Stay Focused

It has been brought to my attention that there are no websites around that deal with timelines and how to stay on a project.  I can address one of those, at least.  I am absolutely terrified of timelines.  That is simply because I don’t consider myself a “professional” writer–I’m a professional computer programmer…that’s what I do during the workweek.  So, I don’t think I would be any good to anyone for advice from that especially since I need it myself.  How to stay focused on a project?  I can answer that.

How is it that I stay focused on my novels?  Easy.  I have a vision.  My first novel is actually the first in a series of at least five (maybe more, if I am feeling frisky) novel.  It doesn’t matter, though.   It could be one novel because the idea is the same.  I focus on the end.  Whether it is the end of the novel or the end of the series, I stay focused on actually getting to the end.  It’s why we do anything, right?

If you are a bodybuilder, what is your motivation?  What is your focus?  The endgame.  You have a vision in your head of how you want your body to look.  Some people just want to look fit and healthy, while others want to look like Dwayne “The Rock” Johnson.  It’s about a concrete goal that you can actually achieve.  Being swoll isn’t concrete; that’s subjective and can be manipulated as you go along.  Your vision, if you start with one, should be something solid and tangible.

A vision, like the Fortune-500 companies who use them, gives you focus; a direction to move.  So as a writer, you must have a vision of where you want to go with the piece of writing you are planning.  Having a vision of seeing your book in print or as an eBook, is not truly a Vision.  That’s too generalized.  You need to focus your Vision and limit it to the scope of what you are trying to accomplish.  For instance, I stay focused on Copper Rain by knowing what my character was going to be like at the end of the series, then I further broke it down to what I wanted him to learn by the end of the novel.  You see, by the end of the series, Kalan Laurelbane will be the most revered (and powerful) wizard in all the Nine Worlds.  He didn’t start out that way, he started out as a thief and swindler using the remnants of low magic to ply his trade so he could get money to go north to search for his mother.  In Copper Rain, though, I had a vision of what he needed to learn to complete his quest to rid the surface world of a chimera that has taken an artifact made the rain come.  So my focus what on exactly what did Kalan need to know in order to defeat the Magistrate and his chimera.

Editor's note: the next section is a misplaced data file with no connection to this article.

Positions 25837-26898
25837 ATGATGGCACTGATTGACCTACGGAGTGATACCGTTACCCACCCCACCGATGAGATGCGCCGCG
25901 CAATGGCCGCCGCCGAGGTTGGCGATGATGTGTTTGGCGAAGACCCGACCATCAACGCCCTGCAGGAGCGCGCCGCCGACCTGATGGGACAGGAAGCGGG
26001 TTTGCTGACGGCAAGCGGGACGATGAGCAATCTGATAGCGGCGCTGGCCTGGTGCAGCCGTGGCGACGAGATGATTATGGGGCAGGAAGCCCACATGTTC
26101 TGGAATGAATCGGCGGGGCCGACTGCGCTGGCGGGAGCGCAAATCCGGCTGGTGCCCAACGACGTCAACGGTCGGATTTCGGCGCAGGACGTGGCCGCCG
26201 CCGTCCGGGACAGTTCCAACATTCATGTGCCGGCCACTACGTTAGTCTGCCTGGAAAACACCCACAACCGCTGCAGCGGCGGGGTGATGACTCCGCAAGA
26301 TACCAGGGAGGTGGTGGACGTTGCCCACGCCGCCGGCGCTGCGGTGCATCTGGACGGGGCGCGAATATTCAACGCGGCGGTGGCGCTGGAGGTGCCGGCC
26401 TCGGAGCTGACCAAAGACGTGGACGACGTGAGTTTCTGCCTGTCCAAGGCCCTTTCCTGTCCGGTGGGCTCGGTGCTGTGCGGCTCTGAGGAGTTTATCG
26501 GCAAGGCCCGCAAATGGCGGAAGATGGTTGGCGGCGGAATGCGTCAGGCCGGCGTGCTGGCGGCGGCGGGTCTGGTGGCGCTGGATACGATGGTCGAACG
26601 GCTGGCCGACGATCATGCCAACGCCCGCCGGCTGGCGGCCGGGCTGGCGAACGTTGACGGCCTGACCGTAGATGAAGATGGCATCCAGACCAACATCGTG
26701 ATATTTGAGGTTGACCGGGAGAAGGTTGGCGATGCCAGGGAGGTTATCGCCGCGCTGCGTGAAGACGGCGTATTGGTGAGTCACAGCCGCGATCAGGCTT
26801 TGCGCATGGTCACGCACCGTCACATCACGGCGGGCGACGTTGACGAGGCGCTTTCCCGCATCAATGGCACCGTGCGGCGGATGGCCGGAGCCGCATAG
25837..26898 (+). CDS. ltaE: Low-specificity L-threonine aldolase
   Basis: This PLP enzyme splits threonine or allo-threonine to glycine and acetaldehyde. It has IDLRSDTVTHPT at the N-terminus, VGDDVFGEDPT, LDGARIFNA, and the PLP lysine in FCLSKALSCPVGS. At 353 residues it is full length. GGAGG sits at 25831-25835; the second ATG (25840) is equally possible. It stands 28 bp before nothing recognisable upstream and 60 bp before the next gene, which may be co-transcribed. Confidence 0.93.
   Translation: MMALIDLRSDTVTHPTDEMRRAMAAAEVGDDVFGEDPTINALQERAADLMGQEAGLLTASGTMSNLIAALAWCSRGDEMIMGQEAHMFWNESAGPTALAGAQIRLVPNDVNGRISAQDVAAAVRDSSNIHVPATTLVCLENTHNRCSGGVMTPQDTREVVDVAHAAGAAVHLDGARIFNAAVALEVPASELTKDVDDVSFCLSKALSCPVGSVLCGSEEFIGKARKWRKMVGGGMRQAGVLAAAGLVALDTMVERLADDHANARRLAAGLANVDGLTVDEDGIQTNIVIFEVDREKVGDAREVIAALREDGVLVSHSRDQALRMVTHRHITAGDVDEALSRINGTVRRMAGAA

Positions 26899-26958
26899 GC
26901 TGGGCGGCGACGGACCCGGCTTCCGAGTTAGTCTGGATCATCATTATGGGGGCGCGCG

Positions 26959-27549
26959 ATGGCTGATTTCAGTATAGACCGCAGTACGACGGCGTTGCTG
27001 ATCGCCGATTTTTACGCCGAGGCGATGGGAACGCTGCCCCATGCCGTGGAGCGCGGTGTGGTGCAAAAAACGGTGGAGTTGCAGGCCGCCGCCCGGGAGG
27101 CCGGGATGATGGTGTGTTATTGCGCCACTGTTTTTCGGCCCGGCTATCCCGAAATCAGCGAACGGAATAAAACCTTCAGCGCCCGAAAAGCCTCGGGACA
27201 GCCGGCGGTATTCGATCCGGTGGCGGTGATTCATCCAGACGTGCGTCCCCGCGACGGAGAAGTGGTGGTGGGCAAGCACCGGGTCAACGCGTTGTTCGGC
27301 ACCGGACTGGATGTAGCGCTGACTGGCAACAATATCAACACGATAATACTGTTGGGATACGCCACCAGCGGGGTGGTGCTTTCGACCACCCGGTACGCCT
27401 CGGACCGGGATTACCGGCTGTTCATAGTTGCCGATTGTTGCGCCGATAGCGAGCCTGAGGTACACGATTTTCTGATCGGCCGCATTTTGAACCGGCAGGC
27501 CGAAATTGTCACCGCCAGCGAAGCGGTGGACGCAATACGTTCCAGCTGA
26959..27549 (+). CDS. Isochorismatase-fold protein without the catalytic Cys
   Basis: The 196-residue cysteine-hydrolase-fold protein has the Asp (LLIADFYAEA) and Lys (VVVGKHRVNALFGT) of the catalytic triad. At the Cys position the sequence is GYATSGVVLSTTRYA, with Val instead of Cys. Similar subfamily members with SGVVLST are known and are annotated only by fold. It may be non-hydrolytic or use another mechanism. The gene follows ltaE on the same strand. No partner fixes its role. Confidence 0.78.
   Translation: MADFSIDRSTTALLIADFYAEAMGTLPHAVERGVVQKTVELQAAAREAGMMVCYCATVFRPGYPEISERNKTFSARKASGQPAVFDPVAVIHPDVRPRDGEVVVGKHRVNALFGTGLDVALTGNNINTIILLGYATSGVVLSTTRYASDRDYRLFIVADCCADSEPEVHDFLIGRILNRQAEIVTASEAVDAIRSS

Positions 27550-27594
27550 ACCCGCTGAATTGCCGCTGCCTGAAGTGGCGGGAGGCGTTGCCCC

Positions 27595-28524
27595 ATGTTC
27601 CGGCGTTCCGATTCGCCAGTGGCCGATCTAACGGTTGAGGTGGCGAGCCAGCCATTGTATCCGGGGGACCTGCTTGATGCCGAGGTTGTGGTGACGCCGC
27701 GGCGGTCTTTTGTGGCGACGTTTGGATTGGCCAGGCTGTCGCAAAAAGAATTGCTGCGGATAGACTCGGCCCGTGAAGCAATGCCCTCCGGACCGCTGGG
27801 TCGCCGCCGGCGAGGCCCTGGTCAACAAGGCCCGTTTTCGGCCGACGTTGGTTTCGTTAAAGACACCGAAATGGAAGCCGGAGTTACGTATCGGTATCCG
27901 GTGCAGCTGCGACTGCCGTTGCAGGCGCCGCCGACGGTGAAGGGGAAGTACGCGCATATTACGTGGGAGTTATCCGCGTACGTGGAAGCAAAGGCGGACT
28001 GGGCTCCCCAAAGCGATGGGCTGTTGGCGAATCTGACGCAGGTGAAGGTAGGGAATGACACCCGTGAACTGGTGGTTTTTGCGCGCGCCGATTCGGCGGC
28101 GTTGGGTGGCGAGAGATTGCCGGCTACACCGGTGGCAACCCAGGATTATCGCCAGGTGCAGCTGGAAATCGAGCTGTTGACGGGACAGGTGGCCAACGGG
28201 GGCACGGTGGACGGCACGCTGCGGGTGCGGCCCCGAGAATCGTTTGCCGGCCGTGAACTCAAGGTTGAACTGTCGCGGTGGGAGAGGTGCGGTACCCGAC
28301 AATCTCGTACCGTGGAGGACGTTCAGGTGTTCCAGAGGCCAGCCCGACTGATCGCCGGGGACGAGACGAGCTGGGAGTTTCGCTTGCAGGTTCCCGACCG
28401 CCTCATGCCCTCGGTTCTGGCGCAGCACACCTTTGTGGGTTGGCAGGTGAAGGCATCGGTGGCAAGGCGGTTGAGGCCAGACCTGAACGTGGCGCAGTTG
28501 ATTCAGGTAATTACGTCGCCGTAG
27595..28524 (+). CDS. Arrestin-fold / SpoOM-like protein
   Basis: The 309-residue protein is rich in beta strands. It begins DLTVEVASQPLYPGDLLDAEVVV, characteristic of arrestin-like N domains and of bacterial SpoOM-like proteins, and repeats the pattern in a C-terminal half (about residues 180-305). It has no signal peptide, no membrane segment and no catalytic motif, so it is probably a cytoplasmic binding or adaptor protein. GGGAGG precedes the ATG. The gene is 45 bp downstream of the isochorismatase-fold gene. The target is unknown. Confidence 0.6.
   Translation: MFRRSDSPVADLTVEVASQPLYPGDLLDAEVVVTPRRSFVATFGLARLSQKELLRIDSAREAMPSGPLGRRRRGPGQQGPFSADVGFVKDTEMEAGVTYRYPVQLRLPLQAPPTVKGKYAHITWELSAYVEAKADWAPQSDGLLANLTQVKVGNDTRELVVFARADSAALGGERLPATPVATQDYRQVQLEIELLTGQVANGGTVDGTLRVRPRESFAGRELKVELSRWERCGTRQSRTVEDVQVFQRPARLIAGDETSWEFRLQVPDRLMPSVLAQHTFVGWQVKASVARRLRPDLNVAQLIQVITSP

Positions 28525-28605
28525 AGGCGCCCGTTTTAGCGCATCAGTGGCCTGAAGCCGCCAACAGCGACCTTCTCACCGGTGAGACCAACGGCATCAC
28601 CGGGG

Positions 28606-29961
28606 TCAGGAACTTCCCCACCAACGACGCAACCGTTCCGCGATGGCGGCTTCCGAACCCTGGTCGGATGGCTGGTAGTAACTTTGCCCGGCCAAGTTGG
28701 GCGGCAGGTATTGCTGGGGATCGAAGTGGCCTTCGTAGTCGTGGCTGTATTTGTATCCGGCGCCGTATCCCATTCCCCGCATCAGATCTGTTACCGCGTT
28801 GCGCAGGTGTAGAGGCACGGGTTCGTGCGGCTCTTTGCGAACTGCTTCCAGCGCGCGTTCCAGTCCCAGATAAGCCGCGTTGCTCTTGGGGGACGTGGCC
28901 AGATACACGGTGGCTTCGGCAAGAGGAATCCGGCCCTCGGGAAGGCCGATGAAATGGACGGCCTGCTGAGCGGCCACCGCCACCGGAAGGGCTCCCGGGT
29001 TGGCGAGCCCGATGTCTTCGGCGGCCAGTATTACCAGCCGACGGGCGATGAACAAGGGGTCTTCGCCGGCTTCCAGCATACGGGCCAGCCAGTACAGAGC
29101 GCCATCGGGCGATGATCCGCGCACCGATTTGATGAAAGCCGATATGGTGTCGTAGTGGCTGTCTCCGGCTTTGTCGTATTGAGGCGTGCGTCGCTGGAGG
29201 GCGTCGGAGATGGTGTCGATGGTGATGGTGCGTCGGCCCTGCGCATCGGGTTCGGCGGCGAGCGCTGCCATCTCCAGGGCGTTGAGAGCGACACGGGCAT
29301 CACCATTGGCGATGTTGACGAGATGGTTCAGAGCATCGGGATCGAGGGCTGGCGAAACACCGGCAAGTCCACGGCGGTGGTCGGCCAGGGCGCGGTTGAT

That was the vision I had for the novel as well.  I found that I really wanted to know how this turned out.  That’s the same reason many of us play video games.  I don’t know about you, but I like my video games on easy mode so that I can get through the story (think BioShock: Infinite).  Just finding out what happens next kept me going.  Same for the story.  Even though I did the outline and knew much about the story, I didn’t know everything.  I knew it at the highest level.  I knew it in general terms…nothing specific.  That was how I had the freedom to still be creative, even though I had every scene mapped out.  I made myself a little box in which I could fit my scene.  My scenes all start out as four pages or one thousand words.  That’s my daily word count goal, by the way.  Sometimes they grow because the scene might make sense if I kept going.  Sometimes, they fall just short.  It doesn’t matter, they’re fluid.  I stay focused on those scenes much in the same way as I stay focused on the book.  I have a well-defined vision for each scene.  I know how the scene is going to start because of the scene the preceded it, so all I need to know is how is it going to end.  Then I simply write with that in mind.

Granted, this is really simplistic and even watered down, because there are tons more that goes into it.  The point here is that in order to keep going, even through the Act II slowdown, is to focus on the end, the vision that you have of the character by the end of the novel.